‘In Italian the word richiamo can be translated as either the call, or perhaps even the recall, the latter suggesting that upon hearing (or feeling) the initial call the listener experiences waves of knowing memory sweeping over like an echo.’ – Domenico de Clario
Two years ago, artist, academic and creator Domenico de Clario buried a lifetime of family possessions in a swimming pool-sized pit in Mildura. The act formed part of an art installation reflecting on the recent passing of his parents.
In 2005, as part of an installation at the Australian Centre for Contemporary Art, de Clario created a replica of the apartment his family had inhabited in Trieste before migrating to Australia. During the exhibition, he and his parents, family and friends inhabited the apartment, living, cooking and telling stories for viewers.
Now, Domenico de Clario and Italian artist Laura Cionci are embarking on a new, grand project, co-curating a multidisciplinary art project that is taking place in Carlton this April.
The project, reciproco/RECIPROCAL, which I have interned on for the past three months, is being produced by cultural commentator, curator and artist Lella Cariddi. The project brings together ten internationally renowned Italo-Australian and Italian artists to collaborate on the creation of new works.
The works will be performed, installed, showcased, discussed and screened across cultural venues in Carlton, including Co.As.It/Museo Italiano, La Mama Theatre, Brunetti Café, Readings Bookshop and the Melbourne General Cemetery.
“reciproco/RECIPROCAL aims to expose a number of subtleties that may be missed when considering the many cultural exchanges that have taken place between Australians and migrant Italians,” de Clario says.
“Australian-Italians have evolved their own brand of a kind of creole culture and language, unrecognisable to Italians from Italy. reciproco/RECIPROCAL attempts to address such incongruities and manifest them as art collaborations, located in the very cultural shrines that still contain a nostalgic Italianiety.”
The Italo-Australian artists have been paired with the Italian artists in order to inform each other through the intermingling of their stories. The art produced will then reflect upon their own relationships with cultural identity, whether formed in Europe or in Australian suburbs and towns.
The participating Italo-Australian artists are Eugene Carchesio, Angela Cavalieri, Wilma Tabacco, Damiano Bertoli, and Luana Perilli, Rocco Dubbini, and Angelo Bellobono and Alessandro Cannistra are the Italian artists (plus de Clario and Cionci).
reciproco/RECIPROCAL launched at the Co.As.It/Museo Italiano on 11 April, officially opened by Virginia Trioli. Site-specific viewings started at the Melbourne General Cemetery at 4 pm and finished at La Mama at 8.30 pm.
The project’s symposium, Reciprocity in Italian/Australian Cultural Exchanges, will take place at the Co.As.It/Museo Italiano from 9.30 am on Saturday 13 April, and will feature speakers Gabriella Coslovich, Marco Fedi, Damiano Bertoli, Stefano de Pieri, Paola Balla, Elizabeth Presa, Gregory Day and Marisa Fazio. For tickets to the official launch or the symposium, email Paolo@coasit.com.au.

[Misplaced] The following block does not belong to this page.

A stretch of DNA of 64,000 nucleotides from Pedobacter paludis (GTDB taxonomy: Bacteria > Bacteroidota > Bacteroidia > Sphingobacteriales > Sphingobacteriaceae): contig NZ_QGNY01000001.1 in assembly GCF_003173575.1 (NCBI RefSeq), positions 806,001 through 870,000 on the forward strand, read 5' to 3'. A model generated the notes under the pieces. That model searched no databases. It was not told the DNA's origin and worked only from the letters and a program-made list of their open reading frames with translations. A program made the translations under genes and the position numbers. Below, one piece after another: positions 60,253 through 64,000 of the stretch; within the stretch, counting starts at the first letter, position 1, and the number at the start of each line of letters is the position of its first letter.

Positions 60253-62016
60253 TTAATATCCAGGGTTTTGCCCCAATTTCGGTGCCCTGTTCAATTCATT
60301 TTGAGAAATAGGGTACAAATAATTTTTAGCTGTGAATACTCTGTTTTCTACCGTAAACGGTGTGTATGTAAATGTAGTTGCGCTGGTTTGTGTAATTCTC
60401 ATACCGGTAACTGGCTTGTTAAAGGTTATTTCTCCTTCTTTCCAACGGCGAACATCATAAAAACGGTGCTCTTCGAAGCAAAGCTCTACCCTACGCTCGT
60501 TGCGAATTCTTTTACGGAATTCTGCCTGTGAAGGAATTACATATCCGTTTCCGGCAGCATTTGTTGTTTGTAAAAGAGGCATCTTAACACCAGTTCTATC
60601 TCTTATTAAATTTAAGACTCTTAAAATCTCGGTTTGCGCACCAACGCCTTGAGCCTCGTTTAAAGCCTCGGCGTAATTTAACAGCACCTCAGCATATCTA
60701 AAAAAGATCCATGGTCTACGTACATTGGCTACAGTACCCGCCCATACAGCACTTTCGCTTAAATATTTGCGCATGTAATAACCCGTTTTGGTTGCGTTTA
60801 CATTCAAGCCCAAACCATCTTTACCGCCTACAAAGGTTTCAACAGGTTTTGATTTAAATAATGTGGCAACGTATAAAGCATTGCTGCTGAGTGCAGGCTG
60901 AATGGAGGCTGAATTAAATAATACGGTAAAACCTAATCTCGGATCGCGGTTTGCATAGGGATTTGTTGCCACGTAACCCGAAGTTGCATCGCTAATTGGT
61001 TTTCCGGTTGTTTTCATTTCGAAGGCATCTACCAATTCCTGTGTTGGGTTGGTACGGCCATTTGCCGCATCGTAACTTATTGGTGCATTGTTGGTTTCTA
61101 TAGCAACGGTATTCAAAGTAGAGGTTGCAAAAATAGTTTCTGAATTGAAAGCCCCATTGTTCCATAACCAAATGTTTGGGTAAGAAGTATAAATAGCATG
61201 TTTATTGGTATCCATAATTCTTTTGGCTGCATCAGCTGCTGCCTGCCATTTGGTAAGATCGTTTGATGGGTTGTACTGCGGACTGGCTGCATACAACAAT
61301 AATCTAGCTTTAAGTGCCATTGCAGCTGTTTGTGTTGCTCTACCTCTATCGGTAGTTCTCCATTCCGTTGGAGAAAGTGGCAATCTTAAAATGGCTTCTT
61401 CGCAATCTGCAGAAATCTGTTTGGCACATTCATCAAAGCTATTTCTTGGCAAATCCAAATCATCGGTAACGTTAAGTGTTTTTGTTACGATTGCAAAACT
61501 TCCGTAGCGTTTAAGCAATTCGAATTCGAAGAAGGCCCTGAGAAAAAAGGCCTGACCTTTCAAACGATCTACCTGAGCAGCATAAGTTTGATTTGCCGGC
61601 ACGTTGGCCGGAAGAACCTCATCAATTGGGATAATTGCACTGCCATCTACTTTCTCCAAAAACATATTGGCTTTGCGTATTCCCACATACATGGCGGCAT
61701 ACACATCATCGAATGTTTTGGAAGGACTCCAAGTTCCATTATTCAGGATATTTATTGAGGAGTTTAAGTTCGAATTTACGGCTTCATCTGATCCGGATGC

A special performance, songs for albert, is also taking place at the La Mama Theatre as part of the project, running from 11–13 April. Tickets can be purchased from La Mama’s website.
Artist talks, performances and exhibitions will continue from 11 April until 2 May across the rest of the participating venues, free to the public with no bookings required.
All of the iconic spaces chosen for reciproco/RECIPROCAL have rich social histories dating back to the postwar narrative, operating as social hubs for academics, researchers, writers, artists, musicians and students. Over the years, Carlton has become a place where Italo-Australians celebrate their heritage.
“As a migrant who arrived here in the 1950s, it's fulfilling for me to be able to facilitate such dialogues and expressions,” De Clario says.
Producer Cariddi is also an Italian migrant who arrived in Australia from Italy in 1955 via Princes Pier in Port Melbourne. Three years ago, she was invited by Multicultural Arts Victoria to curate What happened at the pier?, a project established to document the experiences of people who arrived at Princes Pier in postwar years to forge a new life in Australia.
reciproco/RECIPROCAL explores immigration, artistic practice, cultural identity, and how these concepts are so often informed by one another. It is a project that looks both outward and to our own backyard: to Italian artists and to Australian artists living as second-generation Italians, with their own familial connections and evolving creative lives.
As a student finishing a Masters of Global Media Communications, what sparked my interest in this work is how it relates to the pervasive connection that exists between culture, migration and the arts.
The arts strongly inform our cultural connections and our roots. This project expresses the need to seek self and cultural expression through artistic language, to speak of our detachment or our closeness, and our search for meaning in a new or changing world.
I find this project engages not only the Italian community, but also young people like myself who have grown up wandering in and out of the shops on Lygon Street with a desire to understand more deeply the strong heritage of migration in Carlton − younger people who want these stories to be preserved, shared and passed on for future generations.
reciproco/RECIPROCAL will run from 11 April until 2 May across Carlton.
Caitlin Cassidy is a Masters student in Global Media and a freelance writer. She works at Readings.